Cloth painting depicting two Black men chained together at their feet, and a human skeleton, set against a dark orange blackground

Dawn Williams Boyd, “The Middle Passage,” 2007, 93 x 46 inches, mixed media [photo: Ethan Cantrell; courtesy of Atlanta Contemporary]

A Black angel in ornate red dress set upon a deep blue and purple background playing a long gold trumpet, two naked people float towards heaven, a skeleton looks up from bottom of tapestry

Dawn Williams Boyd, “I Corinthians 15: 51 – 54,” 2006, 68.5 x 47 inches, mixed media [photo: Ethan Cantrell; courtesy of Atlanta Contemporary]

At the center of this trio of works, The Middle Passage (2007) has a very different subject matter. The title refers to the notoriously brutal and horrific practice of the trans-Atlantic slave trade, wherein captured Africans were forced into densely packed ships and taken across the ocean. Two figures, naked except for chains, lie against a dark orange background. The third figure is a skeleton, which could be one of the two million people whose deaths were attributed directly to the conditions of the Middle Passage, but also seems to represent the symbolic presence of death. The Middle Passage avoids many of the lush, textural elements that adorn Boyd’s other two works here: no sequins or lace, no flourishing border of floral fabric, and hardly any implied movement. Notably, however, the skeleton lies against a sliver of blue checkered fabrics—a reference to Boyd’s reoccurring theme of life after death.

The third and final cloth painting completes the story. In 1 Corinthians 15:51–54 (2006), an angel, arms outstretched, leads two figures into the heavens, their ascending bodies accentuated by the blue and black lines of an otherworldly tie-dye backdrop. A skeleton reaches upward, much as does the man in Hark, the Herald Angels Sing, its bony form seeming to rise from the earth. Almost half the cloth painting is dominated, in its foreground, by an angel draped by heavy red fabric adorned with gold and jewels. This  angel plays a long, golden horn pointed down at the specter of death, which appears to pursue the figures at bay.  The dramatic composition of this work, as well as that in Hark, the Herald Angels Sing, points to Boyd’s early career as a painter and her influences from the High Renaissance and Baroque periods.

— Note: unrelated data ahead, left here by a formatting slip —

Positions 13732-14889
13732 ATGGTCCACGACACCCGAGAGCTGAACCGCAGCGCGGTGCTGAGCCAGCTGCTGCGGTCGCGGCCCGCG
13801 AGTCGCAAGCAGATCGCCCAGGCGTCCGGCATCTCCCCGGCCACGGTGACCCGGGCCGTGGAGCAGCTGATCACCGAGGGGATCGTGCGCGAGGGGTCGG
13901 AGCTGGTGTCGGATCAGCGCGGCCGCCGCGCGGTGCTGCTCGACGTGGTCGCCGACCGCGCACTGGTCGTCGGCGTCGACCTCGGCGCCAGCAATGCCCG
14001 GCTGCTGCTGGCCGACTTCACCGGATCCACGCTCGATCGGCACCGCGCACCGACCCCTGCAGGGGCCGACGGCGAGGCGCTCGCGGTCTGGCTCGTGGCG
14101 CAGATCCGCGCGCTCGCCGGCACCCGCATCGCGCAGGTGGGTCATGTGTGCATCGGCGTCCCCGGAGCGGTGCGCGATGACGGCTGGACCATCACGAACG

The bible verse in question—helpfully supplied by the wall text, and from which the exhibition takes its title—foretells a rapture: “For when the trumpet sounds, those who have died will be raised to live forever.” It’s the end of the story, but the positioning of the works in the circular space could also point toward a more cyclical narrative. After all, Boyd’s works are the sort that demand a second (and third, and fourth) look.

EC Flamming is a writer in Atlanta, GA. She has written for ART PAPERS, BURNAWAY, Another Gaze, Paste, and Arts ATL. Her quarantine activities include puzzling, doom scrolling, and banging her head against a wall.